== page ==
Sleek stabs of synth ride atop an uptempo jungle beat while amorphous vocal drifts float like clouds on “When The Past Was Present,” a standout track on John Talabot’s breakthrough album Fin. Given its title, it would have been too easy for the song to resort to hackneyed retro cheese, but Talabot is savvy enough to avoid that trap. There’s something vaguely mystical about these house beats and minor chord progressions that makes them perfect for both the dance floor and for headphone listening. Beneath the labyrinthine layers, a pop music heart beats confidently, and this is perhaps Fin‘s greatest strength: effortlessly experimental, it nonetheless aims its sights at the listener’s pleasure centers. When the past was present, John Talabot was looking towards the future. The result is a song and an album that’s impossible to not fall in love with.
– Josh Becker
“I Know What Love Isn’t”
I Know What Love Isn’t is chock-full of consistently perfect pop, but “I Know What Love Isn’t,” the album’s disarmingly upbeat self-titled track, is perhaps the moment where Jens Lekman most effectively blends his talents for songwriting and storytelling. “I Know What Love Isn’t” is a series of one-shot vignettes thematically bound into a treatise on losing faith in love — not in pursuing it or in controlling it, but in the very idea of it. Lekman’s by-now-effortless sense of melodicism allows him to seamlessly string together a series of images and ideas — rating the appearance of passing girls out of ten (“Look to your left, there’s a 9.5 down the street!”), PDA at a concert (“as if they’d let go, her feet would lift from the ground and ascend”), a green card marriage (“a relationship that doesn’t lie about its intentions and shit”). Is any of this even close to what love is? Well, even if it isn’t, maybe Jens can find a glimmer of hope in the process of elimination.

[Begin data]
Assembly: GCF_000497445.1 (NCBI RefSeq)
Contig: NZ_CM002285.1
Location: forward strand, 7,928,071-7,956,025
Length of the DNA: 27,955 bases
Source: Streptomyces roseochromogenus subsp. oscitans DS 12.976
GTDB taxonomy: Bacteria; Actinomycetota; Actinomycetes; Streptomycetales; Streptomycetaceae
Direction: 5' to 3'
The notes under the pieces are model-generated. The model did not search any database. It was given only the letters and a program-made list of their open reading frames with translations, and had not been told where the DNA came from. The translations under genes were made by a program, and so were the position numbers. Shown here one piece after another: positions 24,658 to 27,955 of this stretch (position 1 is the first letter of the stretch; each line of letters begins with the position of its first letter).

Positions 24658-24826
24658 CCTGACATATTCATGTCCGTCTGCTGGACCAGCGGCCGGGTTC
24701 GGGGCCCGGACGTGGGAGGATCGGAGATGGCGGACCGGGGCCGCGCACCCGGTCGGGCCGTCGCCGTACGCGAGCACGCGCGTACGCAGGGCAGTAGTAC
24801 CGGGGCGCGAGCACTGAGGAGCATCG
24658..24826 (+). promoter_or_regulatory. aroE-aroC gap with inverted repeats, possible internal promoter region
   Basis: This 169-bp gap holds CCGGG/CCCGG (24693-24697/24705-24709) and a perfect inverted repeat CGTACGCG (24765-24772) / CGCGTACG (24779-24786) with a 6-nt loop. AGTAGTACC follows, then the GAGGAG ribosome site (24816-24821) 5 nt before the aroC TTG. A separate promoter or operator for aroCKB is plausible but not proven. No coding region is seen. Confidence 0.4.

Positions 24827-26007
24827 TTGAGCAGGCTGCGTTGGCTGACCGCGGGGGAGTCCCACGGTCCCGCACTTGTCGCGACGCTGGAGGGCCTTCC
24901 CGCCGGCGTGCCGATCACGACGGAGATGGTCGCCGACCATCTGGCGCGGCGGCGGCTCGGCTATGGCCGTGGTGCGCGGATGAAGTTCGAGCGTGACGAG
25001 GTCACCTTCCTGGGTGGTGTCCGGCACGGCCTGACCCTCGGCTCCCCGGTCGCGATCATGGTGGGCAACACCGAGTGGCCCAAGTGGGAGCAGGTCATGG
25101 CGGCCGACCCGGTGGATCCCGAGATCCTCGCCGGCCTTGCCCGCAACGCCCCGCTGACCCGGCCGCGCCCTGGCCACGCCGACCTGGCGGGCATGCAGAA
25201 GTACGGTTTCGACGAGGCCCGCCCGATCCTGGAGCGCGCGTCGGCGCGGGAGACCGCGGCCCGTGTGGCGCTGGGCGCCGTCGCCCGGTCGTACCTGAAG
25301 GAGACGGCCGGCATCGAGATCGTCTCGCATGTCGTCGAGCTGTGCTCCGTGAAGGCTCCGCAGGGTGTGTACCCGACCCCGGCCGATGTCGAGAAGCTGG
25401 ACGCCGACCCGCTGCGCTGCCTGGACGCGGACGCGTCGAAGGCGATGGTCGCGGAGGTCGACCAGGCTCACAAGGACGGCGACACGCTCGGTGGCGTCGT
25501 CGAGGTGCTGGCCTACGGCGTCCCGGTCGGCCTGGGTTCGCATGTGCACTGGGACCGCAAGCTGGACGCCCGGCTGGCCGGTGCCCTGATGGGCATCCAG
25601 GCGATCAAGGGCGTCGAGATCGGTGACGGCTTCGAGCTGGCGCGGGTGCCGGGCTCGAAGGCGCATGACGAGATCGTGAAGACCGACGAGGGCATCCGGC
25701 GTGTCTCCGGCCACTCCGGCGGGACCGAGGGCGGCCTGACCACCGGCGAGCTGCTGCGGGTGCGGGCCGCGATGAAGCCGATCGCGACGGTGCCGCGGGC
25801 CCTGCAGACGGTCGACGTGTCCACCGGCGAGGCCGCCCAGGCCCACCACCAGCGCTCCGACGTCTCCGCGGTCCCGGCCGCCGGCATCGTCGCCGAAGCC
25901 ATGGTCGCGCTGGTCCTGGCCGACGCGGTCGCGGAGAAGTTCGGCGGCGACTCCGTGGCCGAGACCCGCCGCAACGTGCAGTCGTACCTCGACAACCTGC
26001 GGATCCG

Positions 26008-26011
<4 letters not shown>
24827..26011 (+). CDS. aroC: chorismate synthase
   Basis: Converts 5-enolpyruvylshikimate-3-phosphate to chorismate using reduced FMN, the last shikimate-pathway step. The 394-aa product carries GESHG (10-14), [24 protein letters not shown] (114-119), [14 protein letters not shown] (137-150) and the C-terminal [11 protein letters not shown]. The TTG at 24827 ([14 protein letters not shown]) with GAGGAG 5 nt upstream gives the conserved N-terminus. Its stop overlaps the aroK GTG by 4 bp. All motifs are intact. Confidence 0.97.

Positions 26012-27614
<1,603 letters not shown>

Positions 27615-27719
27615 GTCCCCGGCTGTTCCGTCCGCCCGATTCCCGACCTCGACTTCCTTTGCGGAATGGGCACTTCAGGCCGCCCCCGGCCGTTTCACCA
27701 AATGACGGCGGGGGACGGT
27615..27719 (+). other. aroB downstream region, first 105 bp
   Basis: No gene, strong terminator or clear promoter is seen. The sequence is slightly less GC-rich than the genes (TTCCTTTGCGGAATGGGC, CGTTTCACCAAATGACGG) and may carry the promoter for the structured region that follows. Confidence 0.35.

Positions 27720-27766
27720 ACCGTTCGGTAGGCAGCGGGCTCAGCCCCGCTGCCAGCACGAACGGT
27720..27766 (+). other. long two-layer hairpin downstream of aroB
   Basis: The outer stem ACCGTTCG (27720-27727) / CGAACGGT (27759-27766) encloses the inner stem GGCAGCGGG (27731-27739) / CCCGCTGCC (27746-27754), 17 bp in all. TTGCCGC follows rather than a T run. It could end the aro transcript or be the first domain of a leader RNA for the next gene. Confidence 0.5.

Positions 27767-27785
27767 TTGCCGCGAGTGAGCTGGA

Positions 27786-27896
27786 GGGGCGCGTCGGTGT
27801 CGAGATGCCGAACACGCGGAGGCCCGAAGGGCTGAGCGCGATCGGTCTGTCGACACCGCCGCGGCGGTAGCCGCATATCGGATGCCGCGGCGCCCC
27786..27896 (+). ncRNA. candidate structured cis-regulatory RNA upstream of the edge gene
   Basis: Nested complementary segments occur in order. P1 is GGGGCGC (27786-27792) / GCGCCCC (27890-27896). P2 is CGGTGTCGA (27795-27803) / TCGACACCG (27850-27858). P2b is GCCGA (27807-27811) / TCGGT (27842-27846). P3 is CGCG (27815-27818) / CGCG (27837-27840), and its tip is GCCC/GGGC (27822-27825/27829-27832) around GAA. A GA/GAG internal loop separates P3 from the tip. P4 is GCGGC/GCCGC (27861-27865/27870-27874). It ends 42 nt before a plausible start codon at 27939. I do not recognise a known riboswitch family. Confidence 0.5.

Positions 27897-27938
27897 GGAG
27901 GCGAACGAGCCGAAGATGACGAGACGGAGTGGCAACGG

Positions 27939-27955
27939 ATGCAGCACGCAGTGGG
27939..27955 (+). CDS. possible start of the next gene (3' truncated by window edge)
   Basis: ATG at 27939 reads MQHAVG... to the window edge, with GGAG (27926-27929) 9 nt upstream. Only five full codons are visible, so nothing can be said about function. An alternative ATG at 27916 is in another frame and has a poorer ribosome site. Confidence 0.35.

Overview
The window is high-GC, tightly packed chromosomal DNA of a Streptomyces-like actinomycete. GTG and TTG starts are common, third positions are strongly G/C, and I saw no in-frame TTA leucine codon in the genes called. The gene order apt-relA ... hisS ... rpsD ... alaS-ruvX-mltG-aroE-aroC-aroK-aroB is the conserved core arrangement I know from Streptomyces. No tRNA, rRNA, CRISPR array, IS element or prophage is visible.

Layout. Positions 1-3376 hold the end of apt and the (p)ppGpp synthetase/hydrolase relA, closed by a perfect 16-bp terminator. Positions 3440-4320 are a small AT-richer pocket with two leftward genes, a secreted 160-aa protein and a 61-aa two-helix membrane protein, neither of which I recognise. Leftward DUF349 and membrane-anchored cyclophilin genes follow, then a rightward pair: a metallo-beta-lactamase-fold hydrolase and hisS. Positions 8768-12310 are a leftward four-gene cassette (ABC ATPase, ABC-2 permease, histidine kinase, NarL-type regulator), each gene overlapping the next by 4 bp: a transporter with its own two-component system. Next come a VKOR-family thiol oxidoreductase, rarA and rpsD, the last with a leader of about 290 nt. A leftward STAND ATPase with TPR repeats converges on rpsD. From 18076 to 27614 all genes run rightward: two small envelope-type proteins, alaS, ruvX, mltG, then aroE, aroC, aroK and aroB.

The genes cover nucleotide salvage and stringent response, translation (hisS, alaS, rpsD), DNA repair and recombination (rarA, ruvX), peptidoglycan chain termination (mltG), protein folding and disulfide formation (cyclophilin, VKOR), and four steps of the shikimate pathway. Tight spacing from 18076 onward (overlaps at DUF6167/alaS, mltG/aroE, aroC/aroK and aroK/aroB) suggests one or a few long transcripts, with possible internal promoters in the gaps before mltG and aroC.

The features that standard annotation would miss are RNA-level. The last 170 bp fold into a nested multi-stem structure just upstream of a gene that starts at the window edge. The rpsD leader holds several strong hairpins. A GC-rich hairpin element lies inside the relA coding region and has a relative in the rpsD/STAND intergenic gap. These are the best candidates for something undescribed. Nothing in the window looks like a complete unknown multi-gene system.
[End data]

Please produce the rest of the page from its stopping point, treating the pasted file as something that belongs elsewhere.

– Ryan Stanley
How To Dress Well
“Talking To You”
For all of its brooding self-examination, Total Loss also had the capacity to pull you into Tom Krell’s world to mourn alongside him. On “Talking to You,” which spearheads the album’s trio of devastating closing tracks, Krell is more desperate than ever. In the aftermath of a transformative life event, the implications still seem beyond his grasp: “Don’t know what I want/ Don’t know what I need,” he begins, before his voice gets lost amidst harps, violins, and other strikingly rendered set pieces. “Talking to You” may be a pithy summary of what motivates How To Dress Well, but in laying his soul bare, Krell may also be offering himself a way out.
– Brendan Frank
“After Light” (Feat. AlunaGeorge)
Make no mistake, “After Light,” one of the best cuts from Rustie’s chameleonic 2011 dance record Glass Swords, was already a banger, and you’d have been hard pressed to say it was missing anything — it was practically bursting at the seams with a dense array of sounds and textures. But I’ll be damned if this year’s collaborative revamp with AlunaGeorge vocalist Aluna Francis doesn’t feel more… complete? Credit to Francis for that one — it’s incredible the way she finds a way to weave her twisting melodies around the intricacies of Rustie’s instrumental, finding plenty of room to breathe in spaces that the untrained ear wouldn’t even have known existed. This track seems to be almost too perfect of a match — Francis’ sultry coo melds perfectly into the almost hypnagogic mood Rustie cultivates, and his neon swaths of synths are at the same time the perfect nest for her shy delivery. Each of its collaborators sharing an equal hand in its success, “After Light” is that most elusively perfect marriage of forward-thinking pop and forward-thinking dance, neither party’s ambitions compromised in its creation.